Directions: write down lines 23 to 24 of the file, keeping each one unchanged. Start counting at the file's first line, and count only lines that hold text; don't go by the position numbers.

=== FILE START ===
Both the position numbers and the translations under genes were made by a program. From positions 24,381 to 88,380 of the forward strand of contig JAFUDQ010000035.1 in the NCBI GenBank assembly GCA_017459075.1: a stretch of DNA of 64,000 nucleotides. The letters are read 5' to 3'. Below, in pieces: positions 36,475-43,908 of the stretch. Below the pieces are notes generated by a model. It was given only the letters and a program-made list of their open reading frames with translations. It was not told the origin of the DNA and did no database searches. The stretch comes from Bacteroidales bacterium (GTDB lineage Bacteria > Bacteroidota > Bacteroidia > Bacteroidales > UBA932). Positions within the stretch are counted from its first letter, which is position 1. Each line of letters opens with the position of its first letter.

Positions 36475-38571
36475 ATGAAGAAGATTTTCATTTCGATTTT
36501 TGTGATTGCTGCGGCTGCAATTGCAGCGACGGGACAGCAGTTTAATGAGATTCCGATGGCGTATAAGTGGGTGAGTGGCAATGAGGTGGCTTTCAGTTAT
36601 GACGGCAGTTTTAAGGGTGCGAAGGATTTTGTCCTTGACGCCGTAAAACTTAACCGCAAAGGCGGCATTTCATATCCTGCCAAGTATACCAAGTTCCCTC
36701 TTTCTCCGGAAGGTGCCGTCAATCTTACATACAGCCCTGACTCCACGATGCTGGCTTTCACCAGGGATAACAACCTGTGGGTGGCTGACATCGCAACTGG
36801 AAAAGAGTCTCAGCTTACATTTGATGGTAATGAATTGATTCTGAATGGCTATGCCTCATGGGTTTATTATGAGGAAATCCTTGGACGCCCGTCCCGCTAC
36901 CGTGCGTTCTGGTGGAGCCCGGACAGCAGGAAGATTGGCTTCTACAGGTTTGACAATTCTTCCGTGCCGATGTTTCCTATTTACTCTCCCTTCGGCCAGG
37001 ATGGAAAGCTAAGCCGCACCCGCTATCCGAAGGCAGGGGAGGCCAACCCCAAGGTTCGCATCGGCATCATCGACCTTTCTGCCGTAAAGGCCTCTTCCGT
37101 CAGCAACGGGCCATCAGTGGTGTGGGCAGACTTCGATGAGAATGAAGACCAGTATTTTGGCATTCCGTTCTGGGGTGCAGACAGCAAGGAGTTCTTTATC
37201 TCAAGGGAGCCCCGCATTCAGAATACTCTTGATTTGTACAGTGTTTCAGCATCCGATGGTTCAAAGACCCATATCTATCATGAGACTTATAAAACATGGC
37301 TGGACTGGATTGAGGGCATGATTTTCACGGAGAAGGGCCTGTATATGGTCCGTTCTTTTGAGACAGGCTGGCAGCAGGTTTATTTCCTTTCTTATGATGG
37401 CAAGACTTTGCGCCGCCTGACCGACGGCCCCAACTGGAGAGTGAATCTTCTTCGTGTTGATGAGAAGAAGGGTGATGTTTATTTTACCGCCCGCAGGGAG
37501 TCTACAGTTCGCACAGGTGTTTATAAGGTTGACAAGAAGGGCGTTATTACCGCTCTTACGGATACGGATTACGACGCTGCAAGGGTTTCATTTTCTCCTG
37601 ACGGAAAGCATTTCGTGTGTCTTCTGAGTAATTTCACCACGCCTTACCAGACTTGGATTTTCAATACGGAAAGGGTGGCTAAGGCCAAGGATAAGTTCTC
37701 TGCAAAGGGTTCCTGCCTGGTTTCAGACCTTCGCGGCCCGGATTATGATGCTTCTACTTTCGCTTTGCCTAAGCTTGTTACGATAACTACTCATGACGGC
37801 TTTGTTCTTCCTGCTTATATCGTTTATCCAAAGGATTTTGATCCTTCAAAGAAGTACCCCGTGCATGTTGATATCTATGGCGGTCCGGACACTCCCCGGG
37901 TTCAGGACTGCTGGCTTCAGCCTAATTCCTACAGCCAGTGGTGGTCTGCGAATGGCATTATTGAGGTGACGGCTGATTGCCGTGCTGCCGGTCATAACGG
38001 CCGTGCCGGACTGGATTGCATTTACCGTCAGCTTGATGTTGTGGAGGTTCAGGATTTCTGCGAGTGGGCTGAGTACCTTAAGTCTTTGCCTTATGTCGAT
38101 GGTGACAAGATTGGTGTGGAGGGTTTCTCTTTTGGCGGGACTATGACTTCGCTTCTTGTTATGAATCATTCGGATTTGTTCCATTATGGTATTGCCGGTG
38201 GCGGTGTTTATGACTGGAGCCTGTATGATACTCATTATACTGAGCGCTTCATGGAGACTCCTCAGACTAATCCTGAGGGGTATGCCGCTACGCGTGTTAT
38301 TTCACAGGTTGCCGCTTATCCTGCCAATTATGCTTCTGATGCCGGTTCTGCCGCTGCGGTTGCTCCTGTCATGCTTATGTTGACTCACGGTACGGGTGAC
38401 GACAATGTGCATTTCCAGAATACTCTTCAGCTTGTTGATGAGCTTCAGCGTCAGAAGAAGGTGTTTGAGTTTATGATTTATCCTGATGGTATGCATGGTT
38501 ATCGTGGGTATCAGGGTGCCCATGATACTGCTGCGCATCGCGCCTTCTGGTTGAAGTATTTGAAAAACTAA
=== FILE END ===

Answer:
38401 GACAATGTGCATTTCCAGAATACTCTTCAGCTTGTTGATGAGCTTCAGCGTCAGAAGAAGGTGTTTGAGTTTATGATTTATCCTGATGGTATGCATGGTT
38501 ATCGTGGGTATCAGGGTGCCCATGATACTGCTGCGCATCGCGCCTTCTGGTTGAAGTATTTGAAAAACTAA